FedSoc Blog

The Progressive Case for Federalism

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by Justin Shubow
Posted March 21, 2012, 10:49 AM

Writing in Democracy: A Journal of Ideas, Heather K. Gerken, professor at Yale Law School, puts forth what she believes to the progressive case for federalism:

Progressives are deeply skeptical of federalism, and with good reason. States’ rights have been invoked to defend some of the most despicable institutions in American history, most notably slavery and Jim Crow. Many think “federalism” is just a code word for letting racists be racist. Progressives also associate federalism—and its less prominent companion, localism, which simply means decentralization within a state—with parochialism and the suppression of dissent. They thus look to national power, particularly the First and Fourteenth Amendments, to protect racial minorities and dissenters from threats posed at the local level.

But it is a mistake to equate federalism’s past with its future. State and local governments have become sites of empowerment for racial minorities and dissenters, the groups that progressives believe have the most to fear from decentralization. In fact, racial minorities and dissenters can wield more electoral power at the local level than they do at the national. And while minorities cannot dictate policy outcomes at the national level, they can rule at the state and local level. Racial minorities and dissenters are using that electoral muscle to protect themselves from marginalization and promote their own agendas.

Progressives have long looked to the realm of rights to shield racial minorities and dissenters from unfriendly majorities. Iconic measures like the First and Fourteenth Amendments, the Civil Rights Act, and the Voting Rights Act all offer rights-based protections for minorities. But reliance on rights requires that racial minorities and dissenters look to the courts to shield them from the majority. If rights are the only protections afforded to racial minorities and dissenters, we risk treating both groups merely as what Stanford Law Professor Pam Karlan calls “objects of judicial solicitude rather than efficacious political actors in their own right.”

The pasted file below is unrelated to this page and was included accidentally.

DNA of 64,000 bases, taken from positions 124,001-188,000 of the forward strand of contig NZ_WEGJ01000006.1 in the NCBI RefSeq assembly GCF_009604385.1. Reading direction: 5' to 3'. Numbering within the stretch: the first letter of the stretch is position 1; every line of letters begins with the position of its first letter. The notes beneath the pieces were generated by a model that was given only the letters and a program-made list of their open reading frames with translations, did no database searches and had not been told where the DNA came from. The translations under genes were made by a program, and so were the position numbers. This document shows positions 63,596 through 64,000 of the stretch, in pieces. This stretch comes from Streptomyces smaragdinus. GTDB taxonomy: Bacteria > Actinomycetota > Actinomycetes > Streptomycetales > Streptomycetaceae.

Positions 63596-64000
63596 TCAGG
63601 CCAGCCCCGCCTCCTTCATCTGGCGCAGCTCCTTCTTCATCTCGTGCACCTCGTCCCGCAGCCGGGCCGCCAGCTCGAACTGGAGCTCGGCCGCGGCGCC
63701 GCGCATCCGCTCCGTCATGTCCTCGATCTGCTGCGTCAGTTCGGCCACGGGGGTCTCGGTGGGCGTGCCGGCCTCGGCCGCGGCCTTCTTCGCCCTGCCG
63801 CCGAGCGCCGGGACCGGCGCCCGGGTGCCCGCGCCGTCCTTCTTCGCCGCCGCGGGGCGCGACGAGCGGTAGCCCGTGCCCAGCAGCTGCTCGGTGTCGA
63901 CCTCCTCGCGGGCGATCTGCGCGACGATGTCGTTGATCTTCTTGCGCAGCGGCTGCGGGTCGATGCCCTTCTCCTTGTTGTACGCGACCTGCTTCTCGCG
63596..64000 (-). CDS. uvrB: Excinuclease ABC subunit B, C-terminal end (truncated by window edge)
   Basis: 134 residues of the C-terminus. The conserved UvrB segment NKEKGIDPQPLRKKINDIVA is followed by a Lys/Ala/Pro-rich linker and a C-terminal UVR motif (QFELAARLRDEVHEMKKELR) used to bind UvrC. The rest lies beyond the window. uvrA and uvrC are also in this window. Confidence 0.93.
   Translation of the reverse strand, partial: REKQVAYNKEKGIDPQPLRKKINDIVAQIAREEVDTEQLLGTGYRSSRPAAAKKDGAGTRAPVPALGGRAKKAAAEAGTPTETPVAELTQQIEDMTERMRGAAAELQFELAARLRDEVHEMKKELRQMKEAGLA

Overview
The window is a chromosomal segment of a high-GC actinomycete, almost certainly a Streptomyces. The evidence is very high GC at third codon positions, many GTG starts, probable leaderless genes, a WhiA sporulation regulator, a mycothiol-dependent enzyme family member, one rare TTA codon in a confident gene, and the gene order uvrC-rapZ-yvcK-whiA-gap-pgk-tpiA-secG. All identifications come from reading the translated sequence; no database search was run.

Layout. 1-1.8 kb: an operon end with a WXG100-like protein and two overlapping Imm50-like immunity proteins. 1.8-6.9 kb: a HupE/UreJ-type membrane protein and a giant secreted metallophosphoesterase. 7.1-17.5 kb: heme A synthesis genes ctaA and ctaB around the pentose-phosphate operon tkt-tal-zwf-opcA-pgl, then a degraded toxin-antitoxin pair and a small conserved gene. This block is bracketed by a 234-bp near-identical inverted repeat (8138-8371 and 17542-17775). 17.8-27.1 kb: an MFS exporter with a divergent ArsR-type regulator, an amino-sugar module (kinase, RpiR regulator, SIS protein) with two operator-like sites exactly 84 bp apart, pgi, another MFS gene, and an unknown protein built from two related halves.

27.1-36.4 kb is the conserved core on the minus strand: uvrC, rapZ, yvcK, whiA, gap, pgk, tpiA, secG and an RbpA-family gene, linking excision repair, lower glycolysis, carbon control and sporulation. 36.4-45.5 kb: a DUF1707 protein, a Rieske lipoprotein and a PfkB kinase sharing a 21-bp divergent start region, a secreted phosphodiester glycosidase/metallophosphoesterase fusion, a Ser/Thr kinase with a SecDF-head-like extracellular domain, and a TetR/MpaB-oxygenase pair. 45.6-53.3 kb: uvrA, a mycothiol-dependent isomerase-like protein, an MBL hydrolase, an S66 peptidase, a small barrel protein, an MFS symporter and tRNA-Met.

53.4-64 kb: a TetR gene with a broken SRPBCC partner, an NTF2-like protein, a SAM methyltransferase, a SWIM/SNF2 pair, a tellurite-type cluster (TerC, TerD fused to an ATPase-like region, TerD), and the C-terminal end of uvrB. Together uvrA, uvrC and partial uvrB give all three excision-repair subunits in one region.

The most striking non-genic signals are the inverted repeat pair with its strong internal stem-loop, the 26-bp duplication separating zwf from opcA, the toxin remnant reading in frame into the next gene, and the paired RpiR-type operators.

At the Volokh Conspiracy, Ilya Somin comments:

Much of Gerken’s argument is based on the simple but important point that groups that are relatively weak minorities at the national level often wield greater influence in state and local governments where they are a much higher proportion of the population. In these situations, political decentralization benefits minorities by shifting power to the level of government where they have more political clout.

This will not come as news to students of federalism in countries outside the US. Many federal systems were established in the first place precisely because some ethnic groups that are minorities at the national level are majorities in a province or state. Federalism therefore protects them against domination by the national majority. Canada, Switzerland, Spain, India, and many other federal systems are examples of this pattern.

In the United States, of course, this aspect of federalism has largely been ignored because we have had very few cases of states where a national minority was a majority within a single state. The Mormons in Utah are an important exception, but one that few federalism scholars have paid attention to. However, as Gerken points out, racial and other minorities have increasingly become majorities in some state and local governments.

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